IT TOOK four days for President Trump to utter Heather Heyer’s name, in a tweet, and it appears that no one from his administration bothered to attend her memorial service on Wednesday. But Ms. Heyer, who died Saturday protesting the racist goons who descended on Charlottesville, hardly needed official Washington’s imprimatur. Her principles and resolve were incontrovertible proof of her integrity — far more proof than a morally compromised president could possibly confer by his words.
“They tried to kill my child to shut her up,” said her mother, Susan Bro, speaking at her daughter’s memorial service and pointing a defiant finger. “Well, guess what? You just magnified her.” She received a standing ovation.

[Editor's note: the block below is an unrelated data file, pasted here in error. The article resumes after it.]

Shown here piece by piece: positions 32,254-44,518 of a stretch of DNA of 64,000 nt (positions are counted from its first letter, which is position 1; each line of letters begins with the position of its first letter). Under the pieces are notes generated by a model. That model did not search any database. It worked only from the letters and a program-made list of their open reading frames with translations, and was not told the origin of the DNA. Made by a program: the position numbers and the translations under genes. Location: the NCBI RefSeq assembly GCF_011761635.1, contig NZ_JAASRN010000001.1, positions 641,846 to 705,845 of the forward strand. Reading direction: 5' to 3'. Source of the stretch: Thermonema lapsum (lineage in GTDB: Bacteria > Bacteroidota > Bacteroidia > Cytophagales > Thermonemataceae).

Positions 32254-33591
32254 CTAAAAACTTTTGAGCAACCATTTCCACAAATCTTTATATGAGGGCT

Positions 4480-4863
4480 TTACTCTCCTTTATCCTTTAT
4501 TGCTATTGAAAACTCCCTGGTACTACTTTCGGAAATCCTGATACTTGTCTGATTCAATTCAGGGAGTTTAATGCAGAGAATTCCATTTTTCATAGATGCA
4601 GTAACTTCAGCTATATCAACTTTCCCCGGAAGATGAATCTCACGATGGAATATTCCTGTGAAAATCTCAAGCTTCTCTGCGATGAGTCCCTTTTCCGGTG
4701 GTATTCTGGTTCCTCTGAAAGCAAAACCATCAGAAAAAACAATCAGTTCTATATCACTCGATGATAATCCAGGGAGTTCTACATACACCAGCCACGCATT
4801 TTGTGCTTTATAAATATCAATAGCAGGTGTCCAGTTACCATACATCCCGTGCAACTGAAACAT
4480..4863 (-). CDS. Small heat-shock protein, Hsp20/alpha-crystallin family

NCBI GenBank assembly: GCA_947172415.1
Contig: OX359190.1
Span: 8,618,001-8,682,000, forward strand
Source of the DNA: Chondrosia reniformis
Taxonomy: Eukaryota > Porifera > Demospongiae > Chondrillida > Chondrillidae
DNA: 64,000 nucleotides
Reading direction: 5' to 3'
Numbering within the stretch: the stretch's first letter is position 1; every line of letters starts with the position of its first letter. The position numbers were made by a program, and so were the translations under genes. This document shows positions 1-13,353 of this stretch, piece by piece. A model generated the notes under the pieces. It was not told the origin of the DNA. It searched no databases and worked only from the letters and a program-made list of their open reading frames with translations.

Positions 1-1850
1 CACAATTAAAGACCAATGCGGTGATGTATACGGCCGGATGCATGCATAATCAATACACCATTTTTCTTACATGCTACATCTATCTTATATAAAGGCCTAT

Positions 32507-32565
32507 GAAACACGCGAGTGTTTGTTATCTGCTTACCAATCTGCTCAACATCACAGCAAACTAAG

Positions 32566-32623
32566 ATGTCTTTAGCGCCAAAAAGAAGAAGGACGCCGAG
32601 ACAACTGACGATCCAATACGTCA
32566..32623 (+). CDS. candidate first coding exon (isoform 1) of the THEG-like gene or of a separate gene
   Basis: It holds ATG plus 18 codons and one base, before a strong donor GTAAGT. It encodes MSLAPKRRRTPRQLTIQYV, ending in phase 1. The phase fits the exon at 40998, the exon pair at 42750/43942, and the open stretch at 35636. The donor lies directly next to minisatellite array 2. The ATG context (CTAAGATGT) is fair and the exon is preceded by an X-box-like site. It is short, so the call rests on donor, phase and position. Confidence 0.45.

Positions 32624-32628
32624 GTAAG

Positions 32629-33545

Ms. Heyer never sought the celebrity she achieved in death. A 32-year-old paralegal with a high school education, she supplemented her income by working as a bartender and waitress. She was also, by all accounts, passionate about the injustice she saw around her. “If you’re not outraged, you’re not paying attention,” she said in a Facebook post.
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